Control the entry point of WPF application

The app.main() is gone in default auto-gened WPF application, there are some workarounds to add customized startup app class. I found adding Startup attribute then implement startup eventhandler is a eaiser and clean solution:

Adding Startup property to App.xaml:

<Application x:Class="StakeholderDemo.Layers.WpfUI.App"
xmlns="http://schemas.microsoft.com/winfx/2006/xaml/presentation">http://schemas.microsoft.com/winfx/2006/xaml/presentation"
xmlns:x="http://schemas.microsoft.com/winfx/2006/xaml">http://schemas.microsoft.com/winfx/2006/xaml"
Startup="App_StartUp"
StartupUri="MenuForm.xaml"
>
<Application.Resources>

</Application.Resources>
</Application>

Implement code:
public partial class App : Application
{
  void  App_StartUp(object sender, StartupEventArgs e)
  {
   //...;
  }
}
Advertisements

Auto-wiring in StructureMap 2.5

While I was confused by other posts mentioning LookForRegistries() by scan assembly, Derik Whittaker’s post explained how to do auto-wire in SC2.5, that’s just what I want! But I couldn’t move this code into a Registry class. Meanwhile I saw Jeremy Miller kept saying:

Don’t ever make any calls to ObjectFactory within a Registry.

I’m not sure does this mean I am not supposed to do OBjectFactory.Configure() in my Registry. If no, how can I refactor this code?

        private static void SetupStructureMap()
        {
            ObjectFactory.Initialize(
                x=>
                    {
                        // <a href="http://codebetter.com/blogs/jeremy.miller/archive/2008/10/25/initializing-and-configuring-a-structuremap-container.aspx">Ingore config file</a>
                        x.UseDefaultStructureMapConfigFile = false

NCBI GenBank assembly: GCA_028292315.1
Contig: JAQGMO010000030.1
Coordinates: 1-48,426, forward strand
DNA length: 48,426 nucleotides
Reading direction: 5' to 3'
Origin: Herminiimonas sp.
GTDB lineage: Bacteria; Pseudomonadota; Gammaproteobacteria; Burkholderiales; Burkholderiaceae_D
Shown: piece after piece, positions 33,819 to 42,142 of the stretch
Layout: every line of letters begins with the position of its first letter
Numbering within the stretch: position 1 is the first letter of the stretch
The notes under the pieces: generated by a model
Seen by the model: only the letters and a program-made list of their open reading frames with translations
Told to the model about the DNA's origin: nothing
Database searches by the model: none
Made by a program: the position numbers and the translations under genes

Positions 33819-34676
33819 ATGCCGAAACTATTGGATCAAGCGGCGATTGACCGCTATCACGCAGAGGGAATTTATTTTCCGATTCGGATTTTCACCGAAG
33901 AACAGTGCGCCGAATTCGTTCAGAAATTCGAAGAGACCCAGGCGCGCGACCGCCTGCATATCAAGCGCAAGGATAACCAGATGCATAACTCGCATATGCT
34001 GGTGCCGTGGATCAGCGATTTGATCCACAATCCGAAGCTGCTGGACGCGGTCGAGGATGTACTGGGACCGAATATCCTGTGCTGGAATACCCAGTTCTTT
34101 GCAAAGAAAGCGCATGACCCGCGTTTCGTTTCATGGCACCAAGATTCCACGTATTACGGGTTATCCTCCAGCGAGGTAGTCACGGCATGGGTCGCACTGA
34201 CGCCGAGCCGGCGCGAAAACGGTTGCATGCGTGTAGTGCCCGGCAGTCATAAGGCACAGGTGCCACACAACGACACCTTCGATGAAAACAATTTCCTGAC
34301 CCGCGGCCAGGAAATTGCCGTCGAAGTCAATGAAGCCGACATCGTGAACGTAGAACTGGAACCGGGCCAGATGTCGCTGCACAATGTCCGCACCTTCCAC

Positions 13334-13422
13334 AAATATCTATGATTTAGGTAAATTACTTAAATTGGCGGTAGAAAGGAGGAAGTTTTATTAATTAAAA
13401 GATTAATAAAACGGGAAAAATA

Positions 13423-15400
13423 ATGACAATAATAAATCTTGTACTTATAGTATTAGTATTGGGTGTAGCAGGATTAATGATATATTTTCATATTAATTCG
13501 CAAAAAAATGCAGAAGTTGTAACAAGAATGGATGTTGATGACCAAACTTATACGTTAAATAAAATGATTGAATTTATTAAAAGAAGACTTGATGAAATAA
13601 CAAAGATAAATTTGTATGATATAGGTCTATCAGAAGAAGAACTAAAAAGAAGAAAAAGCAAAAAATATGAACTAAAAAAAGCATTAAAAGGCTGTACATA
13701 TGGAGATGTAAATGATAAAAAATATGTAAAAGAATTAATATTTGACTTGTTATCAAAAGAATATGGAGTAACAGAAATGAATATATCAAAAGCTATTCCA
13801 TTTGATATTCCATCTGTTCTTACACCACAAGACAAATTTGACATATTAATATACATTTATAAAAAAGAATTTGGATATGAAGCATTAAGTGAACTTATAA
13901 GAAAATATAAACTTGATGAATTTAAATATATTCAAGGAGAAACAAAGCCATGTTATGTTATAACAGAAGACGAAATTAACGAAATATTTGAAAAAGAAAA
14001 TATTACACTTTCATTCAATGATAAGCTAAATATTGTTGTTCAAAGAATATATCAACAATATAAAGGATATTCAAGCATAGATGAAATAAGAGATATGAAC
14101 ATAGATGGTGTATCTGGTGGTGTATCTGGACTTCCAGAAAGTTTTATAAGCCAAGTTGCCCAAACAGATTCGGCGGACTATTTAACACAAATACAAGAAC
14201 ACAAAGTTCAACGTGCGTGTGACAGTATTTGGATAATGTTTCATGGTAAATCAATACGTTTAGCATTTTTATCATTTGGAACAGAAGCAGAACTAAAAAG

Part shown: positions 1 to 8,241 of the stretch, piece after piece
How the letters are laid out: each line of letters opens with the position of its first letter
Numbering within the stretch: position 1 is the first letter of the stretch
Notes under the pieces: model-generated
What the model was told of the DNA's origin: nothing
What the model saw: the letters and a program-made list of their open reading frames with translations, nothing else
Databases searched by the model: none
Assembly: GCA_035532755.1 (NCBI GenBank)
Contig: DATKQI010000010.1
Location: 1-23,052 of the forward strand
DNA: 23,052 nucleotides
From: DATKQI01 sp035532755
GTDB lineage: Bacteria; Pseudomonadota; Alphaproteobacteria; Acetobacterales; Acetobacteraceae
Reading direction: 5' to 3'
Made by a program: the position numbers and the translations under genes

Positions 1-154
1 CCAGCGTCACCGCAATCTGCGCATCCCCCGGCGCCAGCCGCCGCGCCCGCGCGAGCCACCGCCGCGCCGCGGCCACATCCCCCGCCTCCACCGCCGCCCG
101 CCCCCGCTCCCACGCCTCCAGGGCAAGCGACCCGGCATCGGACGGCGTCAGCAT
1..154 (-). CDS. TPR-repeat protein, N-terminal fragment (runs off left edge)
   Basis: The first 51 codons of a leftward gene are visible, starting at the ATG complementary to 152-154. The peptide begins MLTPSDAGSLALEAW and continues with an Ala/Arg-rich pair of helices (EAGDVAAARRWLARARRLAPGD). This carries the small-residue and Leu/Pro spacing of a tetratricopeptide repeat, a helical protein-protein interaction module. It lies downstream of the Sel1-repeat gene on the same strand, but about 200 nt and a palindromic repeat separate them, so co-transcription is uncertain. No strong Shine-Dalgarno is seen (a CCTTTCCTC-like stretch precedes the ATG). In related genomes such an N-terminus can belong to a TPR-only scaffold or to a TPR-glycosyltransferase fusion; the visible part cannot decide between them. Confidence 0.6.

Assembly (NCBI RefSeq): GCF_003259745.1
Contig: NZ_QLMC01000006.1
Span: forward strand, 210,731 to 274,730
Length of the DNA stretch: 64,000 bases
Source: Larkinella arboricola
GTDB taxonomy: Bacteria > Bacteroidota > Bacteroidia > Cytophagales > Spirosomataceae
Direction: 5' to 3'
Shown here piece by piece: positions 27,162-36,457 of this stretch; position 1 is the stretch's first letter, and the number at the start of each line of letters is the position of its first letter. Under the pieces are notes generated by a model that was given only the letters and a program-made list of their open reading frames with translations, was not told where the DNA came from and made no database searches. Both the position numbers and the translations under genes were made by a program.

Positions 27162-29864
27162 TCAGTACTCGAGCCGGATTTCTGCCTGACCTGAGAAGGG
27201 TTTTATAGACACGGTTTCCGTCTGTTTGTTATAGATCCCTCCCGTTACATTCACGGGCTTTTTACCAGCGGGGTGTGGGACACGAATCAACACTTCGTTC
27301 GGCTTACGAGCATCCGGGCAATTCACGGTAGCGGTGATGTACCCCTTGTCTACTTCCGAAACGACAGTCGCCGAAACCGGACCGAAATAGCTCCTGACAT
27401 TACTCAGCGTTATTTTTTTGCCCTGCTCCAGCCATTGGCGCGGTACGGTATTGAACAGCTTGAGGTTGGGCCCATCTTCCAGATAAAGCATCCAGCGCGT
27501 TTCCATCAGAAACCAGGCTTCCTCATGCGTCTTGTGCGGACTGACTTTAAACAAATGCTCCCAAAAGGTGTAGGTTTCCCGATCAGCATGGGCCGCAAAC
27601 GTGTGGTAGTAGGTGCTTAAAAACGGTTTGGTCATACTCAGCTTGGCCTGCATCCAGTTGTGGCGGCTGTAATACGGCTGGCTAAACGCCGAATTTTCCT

x.AddRegistry<AuthorizationRegistry>();
                        x.AddRegistry<RepositoriesRegistry>(); 

                        x.Scan(scanner =>
                         {
                             scanner.Assembly("Aglc.Stakeholder.Data.LINQ");
                             scanner.WithDefaultConventions();
                         });

                    });
        }

StructureMap Registry in WCF

Following the post by Jimmy Bogard,  with Oran’s example, I figured this out finally. So I can remove the xml config file for both winForm and WCFHost.

I was wondering how to do the similar process in WCF just like appStart in WinForm, even it was so complicated, but it’s feasible, by implementing my own wcf service Factory.

It works with CSLA just like a charm. The only thing you should keep in mind is, in unit-test, still use ObjectFactory.Inject(). Don’t try to touch registry unitll you want to test registry configuration itself.

Replace file content in NAnt task

As JP suggested, I always compile all my layered projects into a huge dll to make NAnt build file eaiser. This solution is perfect until I tried to embeb structuremap config file into cruise control. Because assembly file name changed, I have to find a way to replace the config file content in NAnt.

It was not easy. NAnt doesn’t have a replace task!

I don’t want hack into NAnt source to re-build my own version. It seems Jay Flowers, the creator of CI Factory has his modified version of NAnt which has replace task in it, but, no document to direct me how to use it.

OK, I have to call Ant task in NAnt build file then.


[NAnt build file]
<exec program="c:\ant\bin\ant.bat" basedir="${base.dir} ">
<arg value="-Dcurrentproject.lib=${currentproject.lib}" />
</exec>

    [Ant file]
    <project name="config" default="replace_config" basedir=".">

    <property name="build.dir" value="${basedir}\build"/>